Each of these scraps is a document of the writer’s passion for place – thick equatorial jungle, the soft ergs of the Sahara, Patagonian steppe – and each story, each memory will transport you to a different corner of the globe, and maybe even inspire you to plan your own great adventure.
An indelible portrait of one of the most famous and beloved authors in the canon of American literature – a collection of letters between Harper Lee and one of her closest friends that reveals the famously private writer as never before, in her own words.
The violent racism of the American South drove Wayne Flynt away from his home in Alabama, but the publication of To Kill a Mockingbird, Harper Lee’s classic novel about courage, community and equality, inspired him to return in the early 1960s and craft a career documenting and teaching Alabama history. His writing resonated with many, in particular three sisters: Louise, Alice and Nelle Harper Lee. The two families first met in 1983, and a mutual respect and affection for the state’s history and literature matured into a deep friendship between them.
Wayne Flynt and Nelle Harper Lee began writing to one other while she was living in New York – heartfelt, insightful and humorous letters in which they swapped stories, information and opinions on topics including their families, books, social values, health concerns and even their fears and accomplishments. Though their earliest missives began formally – ‘Dear Dr Flynt’ – as the years passed, their exchanges became more intimate and emotional, opening with ‘Dear Friend’ and closing with ‘I love you, Nelle.’
This is a remarkable compendium of a correspondence that lasted for a quarter century – until Harper Lee’s death in February 2016 – and it offers an incisive and compelling look into the mind, heart and work of one of the most beloved authors in modern literary history.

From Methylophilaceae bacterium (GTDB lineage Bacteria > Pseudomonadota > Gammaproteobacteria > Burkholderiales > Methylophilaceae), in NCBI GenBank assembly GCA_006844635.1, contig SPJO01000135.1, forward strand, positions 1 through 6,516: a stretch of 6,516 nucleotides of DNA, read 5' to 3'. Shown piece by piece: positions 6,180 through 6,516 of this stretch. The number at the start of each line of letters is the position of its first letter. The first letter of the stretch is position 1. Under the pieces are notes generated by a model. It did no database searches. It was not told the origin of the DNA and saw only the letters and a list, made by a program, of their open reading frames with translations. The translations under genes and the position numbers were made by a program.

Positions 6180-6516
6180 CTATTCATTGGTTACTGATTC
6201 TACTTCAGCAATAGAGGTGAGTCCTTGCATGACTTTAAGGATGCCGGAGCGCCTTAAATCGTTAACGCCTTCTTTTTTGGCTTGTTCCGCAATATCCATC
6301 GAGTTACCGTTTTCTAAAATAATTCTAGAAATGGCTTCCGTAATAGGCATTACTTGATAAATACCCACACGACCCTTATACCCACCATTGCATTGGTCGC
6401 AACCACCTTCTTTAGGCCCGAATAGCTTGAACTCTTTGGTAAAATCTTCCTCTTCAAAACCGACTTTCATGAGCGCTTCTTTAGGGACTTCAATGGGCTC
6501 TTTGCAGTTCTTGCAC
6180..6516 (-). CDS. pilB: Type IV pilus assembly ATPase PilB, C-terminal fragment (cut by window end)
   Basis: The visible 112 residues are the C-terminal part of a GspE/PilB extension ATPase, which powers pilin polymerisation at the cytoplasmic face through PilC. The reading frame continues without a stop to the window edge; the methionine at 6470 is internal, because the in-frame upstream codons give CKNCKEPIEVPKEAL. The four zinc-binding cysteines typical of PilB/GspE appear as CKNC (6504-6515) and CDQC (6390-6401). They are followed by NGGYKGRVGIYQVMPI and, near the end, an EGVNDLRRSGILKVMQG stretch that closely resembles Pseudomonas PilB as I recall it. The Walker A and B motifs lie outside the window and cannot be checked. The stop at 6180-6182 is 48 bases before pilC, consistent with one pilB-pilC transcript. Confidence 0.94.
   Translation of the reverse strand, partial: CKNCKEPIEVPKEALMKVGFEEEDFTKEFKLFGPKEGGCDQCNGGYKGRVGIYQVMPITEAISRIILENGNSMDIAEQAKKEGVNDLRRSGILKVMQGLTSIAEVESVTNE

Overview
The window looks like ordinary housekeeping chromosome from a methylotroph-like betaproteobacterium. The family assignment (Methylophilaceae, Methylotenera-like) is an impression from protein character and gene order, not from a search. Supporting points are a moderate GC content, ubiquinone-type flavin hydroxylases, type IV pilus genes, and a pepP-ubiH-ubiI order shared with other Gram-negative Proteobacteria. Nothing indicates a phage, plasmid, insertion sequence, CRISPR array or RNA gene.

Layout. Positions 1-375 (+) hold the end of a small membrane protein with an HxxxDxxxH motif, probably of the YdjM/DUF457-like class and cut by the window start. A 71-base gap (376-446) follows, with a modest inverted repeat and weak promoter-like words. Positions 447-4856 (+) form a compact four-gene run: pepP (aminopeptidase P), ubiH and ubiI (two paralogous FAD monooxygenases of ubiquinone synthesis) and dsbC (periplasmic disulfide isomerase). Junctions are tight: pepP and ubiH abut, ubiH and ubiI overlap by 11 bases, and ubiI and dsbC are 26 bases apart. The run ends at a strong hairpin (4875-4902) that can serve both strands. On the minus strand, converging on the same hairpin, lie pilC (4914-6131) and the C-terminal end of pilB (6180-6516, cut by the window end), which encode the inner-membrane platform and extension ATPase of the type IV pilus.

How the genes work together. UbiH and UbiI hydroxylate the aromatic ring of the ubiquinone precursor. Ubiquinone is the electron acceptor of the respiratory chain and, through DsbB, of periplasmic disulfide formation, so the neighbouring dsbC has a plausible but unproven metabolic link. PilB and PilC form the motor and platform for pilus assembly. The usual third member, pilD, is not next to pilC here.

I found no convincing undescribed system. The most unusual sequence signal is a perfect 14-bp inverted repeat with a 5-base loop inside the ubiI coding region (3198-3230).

How does it feel to be constantly regarded as a potential threat, strip-searched at every airport?
Or be told that, as an actress, the part you’re most fitted to play is ‘wife of a terrorist’? How does it feel to have words from your native language misused, misappropriated and used aggressively towards you? How does it feel to hear a child of colour say in a classroom that stories can only be about white people? How does it feel to go ‘home’ to India when your home is really London? What is it like to feel you always have to be an ambassador for your race? How does it feel to always tick ‘Other’?
Bringing together 21 exciting black, Asian and minority ethnic voices emerging in Britain today, The Good Immigrant explores why immigrants come to the UK, why they stay and what it means to be ‘other’ in a country that doesn’t seem to want you, doesn’t truly accept you – however many generations you’ve been here – but still needs you for its diversity monitoring forms.
Inspired by discussion around why society appears to deem people of colour as bad immigrants – job stealers, benefit scroungers, undeserving refugees – until, by winning Olympic races or baking good cakes, or being conscientious doctors, they cross over and become good immigrants, editor Nikesh Shukla has compiled a collection of essays that are poignant, challenging, angry, humorous, heartbreaking, polemic, weary and – most importantly – real.